Seasonal Structures – All Waters - Sept. 4, 1978*
Shoreland Structures (50 ft of ref. line) - Nov. 26, 1996** this should only be used as a guide… much more info may be necessary…
What type of permit do I need to file?
There is no easy or quick answer to this question. Please refer to the NH DES Wetlands Bureau website for guidance. All the permit packages listed below are delivered to your local Town or City Clerk with 4 copies. The Town or City Clerk will file the permit paperwork with DES via certified mail according to the permit process requested.
If you are repairing an existing permitted or grandfathered structure, you can most likely file a Permit by Notification Permit (PBN). The PBN is a quicker process that does not require the review necessary for minimum, minor, or major projects. After either 10 or 21 days, if “complete” and “accepted,“ your file number and name will show on the NH DES Wetlands Website as “accepted.” No permit is issued.
If you are proposing minimum impacts, you can file the Minimum Impact Permit Application (Minimum). The Minimum application is reviewed in 30 days but must be signed-off by the local Conservation Commission before being sent to the Wetlands Bureau.
All other projects which will be reviewed under minor or major project status must file the Standard Dredge and Fill Application (Standard). Even though this says “Dredge and Fill” it is the proper document to file for docks and other structures. Standard Dredge and Fill applications are reviewed for completeness within 14 days and are reviewed for permitting within 75 days (or 105 days if more than 1 acre of impact).
Do I need to file my own permit application?
No. You can have Watermark act as your agent for the purposes of seeking a Wetlands or Shoreland permit.
Also, there are many other excellent consultants who can complete the process for you. For example, we typically act as agent for 80 – 90 percent of our projects. Some types of projects and permit applications require formal surveys, engineering, and perhaps even legal guidance. We are glad to coordinate, assist, or simply consult, on these types of projects as necessary. Once the project is delineated, we can assist in defining a course of action that will best suit your particular needs.
What is the NH Natural Heritage Bureau?
The NH NHB process is a requirement of permit applications to see if there are any endangered and/or exemplary species of both plant and/or wildlife that will be affected by your project. If Watermark acts as your agent, this is part of our services. If you are completing the process yourself, you should contact NHNHB and/or complete the on-line request for information (NHNHB On-line).
The NHNHB process must be completed prior to submitting the permit package and information contained in a “no hit” report, or further details, must be included in the permit paperwork. If the NHNHB has no information (“no hit”), then there is no fee. If further information is required, a fee of $25.00 is required.
Unfortunately, NH DRED no longer accepts credit cards, so this payment must be sent via “snail-mail” and this can make a “quick” permit process a bit longer. Plan ahead! See the NHNHB website for more details…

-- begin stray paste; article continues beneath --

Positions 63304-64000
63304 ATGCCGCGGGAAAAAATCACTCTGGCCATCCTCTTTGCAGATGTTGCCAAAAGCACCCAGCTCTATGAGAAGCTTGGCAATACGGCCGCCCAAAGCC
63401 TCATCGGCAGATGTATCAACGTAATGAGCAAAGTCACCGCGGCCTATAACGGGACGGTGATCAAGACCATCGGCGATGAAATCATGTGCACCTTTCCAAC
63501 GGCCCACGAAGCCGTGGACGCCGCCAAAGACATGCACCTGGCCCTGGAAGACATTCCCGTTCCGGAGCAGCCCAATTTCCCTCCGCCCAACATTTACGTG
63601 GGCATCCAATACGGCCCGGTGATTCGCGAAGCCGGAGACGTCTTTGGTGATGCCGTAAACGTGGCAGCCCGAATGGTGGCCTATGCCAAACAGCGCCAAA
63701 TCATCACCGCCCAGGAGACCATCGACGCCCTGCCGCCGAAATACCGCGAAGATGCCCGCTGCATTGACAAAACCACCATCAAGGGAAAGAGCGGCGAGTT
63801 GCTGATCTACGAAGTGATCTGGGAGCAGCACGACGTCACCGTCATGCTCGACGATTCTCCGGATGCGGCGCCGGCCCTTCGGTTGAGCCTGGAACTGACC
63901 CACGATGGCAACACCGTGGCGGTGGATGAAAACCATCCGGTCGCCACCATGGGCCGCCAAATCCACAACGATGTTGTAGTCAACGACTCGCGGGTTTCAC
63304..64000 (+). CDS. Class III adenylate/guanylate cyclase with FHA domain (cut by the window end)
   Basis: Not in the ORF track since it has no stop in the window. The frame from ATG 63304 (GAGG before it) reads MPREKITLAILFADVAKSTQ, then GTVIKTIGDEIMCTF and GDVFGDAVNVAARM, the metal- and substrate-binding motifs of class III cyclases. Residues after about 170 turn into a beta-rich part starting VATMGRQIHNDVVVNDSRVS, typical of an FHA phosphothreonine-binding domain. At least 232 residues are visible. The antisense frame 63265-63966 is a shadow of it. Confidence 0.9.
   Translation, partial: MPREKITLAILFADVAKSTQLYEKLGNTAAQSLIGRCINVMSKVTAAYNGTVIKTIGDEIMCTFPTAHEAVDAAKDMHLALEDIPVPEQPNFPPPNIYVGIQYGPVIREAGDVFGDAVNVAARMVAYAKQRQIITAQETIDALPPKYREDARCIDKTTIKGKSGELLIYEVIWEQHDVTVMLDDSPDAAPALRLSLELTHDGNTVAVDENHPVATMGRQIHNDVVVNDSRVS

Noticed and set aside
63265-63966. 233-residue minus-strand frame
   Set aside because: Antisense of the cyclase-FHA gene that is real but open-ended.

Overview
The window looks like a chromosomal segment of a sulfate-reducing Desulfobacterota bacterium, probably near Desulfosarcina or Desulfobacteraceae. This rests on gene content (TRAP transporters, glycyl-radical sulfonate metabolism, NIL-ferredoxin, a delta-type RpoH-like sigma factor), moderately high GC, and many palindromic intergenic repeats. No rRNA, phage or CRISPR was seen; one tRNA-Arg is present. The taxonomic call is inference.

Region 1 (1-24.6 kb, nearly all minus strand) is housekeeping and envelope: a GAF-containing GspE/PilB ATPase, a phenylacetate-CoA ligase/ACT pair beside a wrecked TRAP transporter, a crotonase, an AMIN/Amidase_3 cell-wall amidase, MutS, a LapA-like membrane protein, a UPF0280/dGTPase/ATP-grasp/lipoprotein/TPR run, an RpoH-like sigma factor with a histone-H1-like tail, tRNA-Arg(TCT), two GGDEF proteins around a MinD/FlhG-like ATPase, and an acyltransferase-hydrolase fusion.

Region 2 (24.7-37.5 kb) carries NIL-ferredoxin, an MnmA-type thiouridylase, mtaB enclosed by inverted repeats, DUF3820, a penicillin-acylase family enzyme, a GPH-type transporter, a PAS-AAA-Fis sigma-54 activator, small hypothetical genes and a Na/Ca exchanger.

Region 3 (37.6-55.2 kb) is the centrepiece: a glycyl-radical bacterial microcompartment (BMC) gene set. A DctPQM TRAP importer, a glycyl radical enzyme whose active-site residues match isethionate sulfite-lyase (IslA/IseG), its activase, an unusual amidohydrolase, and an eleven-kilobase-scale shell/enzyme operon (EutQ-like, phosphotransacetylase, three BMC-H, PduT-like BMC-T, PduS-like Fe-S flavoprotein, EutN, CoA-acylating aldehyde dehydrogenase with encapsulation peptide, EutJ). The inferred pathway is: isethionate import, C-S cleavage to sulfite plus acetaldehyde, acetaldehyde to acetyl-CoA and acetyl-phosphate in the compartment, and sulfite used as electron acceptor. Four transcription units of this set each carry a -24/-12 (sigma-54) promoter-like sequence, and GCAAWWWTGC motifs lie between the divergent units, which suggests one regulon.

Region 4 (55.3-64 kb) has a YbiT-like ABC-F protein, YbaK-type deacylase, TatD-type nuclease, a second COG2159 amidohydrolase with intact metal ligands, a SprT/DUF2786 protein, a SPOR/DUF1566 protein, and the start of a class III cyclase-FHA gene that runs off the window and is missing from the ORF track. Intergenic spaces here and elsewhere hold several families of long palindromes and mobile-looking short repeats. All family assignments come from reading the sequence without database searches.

Can I build a permanent dock?
The short answer is, maybe.
Your site will have to be on a lake over 1,000 acres. Your site must be exposed to fetch over 1 mile generally northerly and/or 2 miles generally southerly (wind over open water) pursuant to Env-Wt 402.05. You can also prove the exposure of the site to 1 ft wave action by documenting the wave activity.
We suggest lots of dated photographs showing the waves with some sort of scale such as rocks, docks, or boats so there is no doubt as to the size of the waves. Do not just take a picture of a wave and try to describe it as 1 ft tall. This documentation must meet the criteria of Env-Wt 402.06.
I have shallow water – Can I build a longer than standard dock?
Yes. However, you will have to prove you “need” a longer dock by documenting water depth contours.
This is accomplished by measuring the water depth until you reach 3 ft of water adjusted to full lake level. From this point, you can go “out” either 20 ft or 25 ft depending on the “boat slip” definition of the waterbody.
For example; if you obtain the 3 ft depth contour (adjusted to full lake level) 20 ft from shore on Lake Winnipesaukee, you can seek a permit for a 45 ft long dock (20 ft + 25 ft boat slip = 45 ft). For clarity, unless you are surveying contours, the Bureau prefers that you document water depths at 5 ft intervals alongside the dock and adjust to full lake level. See Env-Wt 402.02.
Can I build a beach?
Yes, but there are limits. While there is no rule or definition of “perched beach”, the Bureau will only permit a “perched beach” which is a sandy area separated from the water by a low wall. This typically includes a set of granite steps into the water, however, the steps must be set “in the bank” and cannot extend into the waterbody. The existing natural shoreline must remain intact.
Beaches are limited in maximum size under the Shoreland Protection Act (WQSPA) to 900 sq. ft and may only be constructed on slopes less than 25% grade. Under Wetlands Rules, beaches are limited to 900 sq. ft and/or 50 ft wide or 20% of the frontage. Beach replenishment is limited to once every 6 years. See Env-Wt 304.08.
Most beach construction will be limited to a maximum of 10 cubic yards of sand.